The Asian Infrastructure Investment Bank (AIIB) opened for business in 2016, as a $100 billion multilateral development bank that finances public and private infrastructure projects for Asia. AIIB’s founders, led by China, first spanned Asia, Europe and the Middle East—now its footprint is global. The birth of this new international financial institution has drawn comparisons and contrasts with its counterparts, such as the World Bank, the Asian Development Bank and the European Bank for Reconstruction and Development. How does AIIB reflect the heritage of these counterparts and the innovation of the 21st century? Now that AIIB is in its third year of operation, how has it fared?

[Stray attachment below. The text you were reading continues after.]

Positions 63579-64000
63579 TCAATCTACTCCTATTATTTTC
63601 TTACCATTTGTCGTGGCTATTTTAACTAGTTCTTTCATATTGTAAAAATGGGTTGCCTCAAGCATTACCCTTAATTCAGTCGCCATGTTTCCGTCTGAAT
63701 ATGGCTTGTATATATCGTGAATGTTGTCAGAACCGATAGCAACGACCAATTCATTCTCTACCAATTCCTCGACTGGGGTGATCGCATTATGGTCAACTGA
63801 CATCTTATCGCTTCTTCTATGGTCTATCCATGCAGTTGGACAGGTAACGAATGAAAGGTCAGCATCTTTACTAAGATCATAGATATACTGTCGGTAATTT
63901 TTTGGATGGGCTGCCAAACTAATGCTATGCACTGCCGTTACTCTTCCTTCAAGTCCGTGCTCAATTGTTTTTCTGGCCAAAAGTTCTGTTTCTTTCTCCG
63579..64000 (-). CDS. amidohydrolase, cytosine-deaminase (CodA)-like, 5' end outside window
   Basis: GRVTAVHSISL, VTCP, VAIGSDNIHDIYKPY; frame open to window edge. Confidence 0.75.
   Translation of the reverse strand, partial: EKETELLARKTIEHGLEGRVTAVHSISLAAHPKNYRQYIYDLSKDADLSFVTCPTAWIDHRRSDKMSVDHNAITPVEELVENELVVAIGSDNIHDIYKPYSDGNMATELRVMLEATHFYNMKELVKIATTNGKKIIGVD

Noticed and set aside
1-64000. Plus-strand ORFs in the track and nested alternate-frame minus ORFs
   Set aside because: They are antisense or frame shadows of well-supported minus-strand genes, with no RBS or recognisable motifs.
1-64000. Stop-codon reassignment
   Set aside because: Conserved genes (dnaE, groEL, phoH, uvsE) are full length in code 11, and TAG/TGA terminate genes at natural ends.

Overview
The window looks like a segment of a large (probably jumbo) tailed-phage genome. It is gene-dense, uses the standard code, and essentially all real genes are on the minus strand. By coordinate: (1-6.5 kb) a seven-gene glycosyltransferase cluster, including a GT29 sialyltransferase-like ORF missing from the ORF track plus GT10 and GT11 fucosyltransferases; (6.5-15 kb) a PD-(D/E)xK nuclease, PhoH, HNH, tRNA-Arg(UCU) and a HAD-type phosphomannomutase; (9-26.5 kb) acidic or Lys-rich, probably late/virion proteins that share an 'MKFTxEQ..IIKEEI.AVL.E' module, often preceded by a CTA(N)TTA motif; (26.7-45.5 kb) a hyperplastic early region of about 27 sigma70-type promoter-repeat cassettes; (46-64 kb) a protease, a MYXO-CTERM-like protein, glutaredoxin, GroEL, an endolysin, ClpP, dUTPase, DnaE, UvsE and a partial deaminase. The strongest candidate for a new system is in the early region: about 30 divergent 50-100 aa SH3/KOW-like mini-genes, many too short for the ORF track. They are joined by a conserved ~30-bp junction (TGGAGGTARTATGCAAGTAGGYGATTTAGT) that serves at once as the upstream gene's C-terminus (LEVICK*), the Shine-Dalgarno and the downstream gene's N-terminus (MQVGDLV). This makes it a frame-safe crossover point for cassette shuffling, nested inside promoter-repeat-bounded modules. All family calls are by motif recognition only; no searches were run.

Natalie Lichtenstein was the Inaugural General Counsel at AIIB and Chief Counsel for AIIB’s establishment. She retired from a 30-year legal career at the World Bank, including lending operations in China and other countries, and institutional governance issues and reforms. She has taught Chinese law since the 1980s. Most recently, she authored A Comparative Guide to the Asian Infrastructure Investment Bank (Oxford 2018), an insider’s guide to the AIIB and its progenitors.


The Oxford Chinese Law Discussion Group is generously supported by Skadden, Arps, Slate, Meagher & Flom.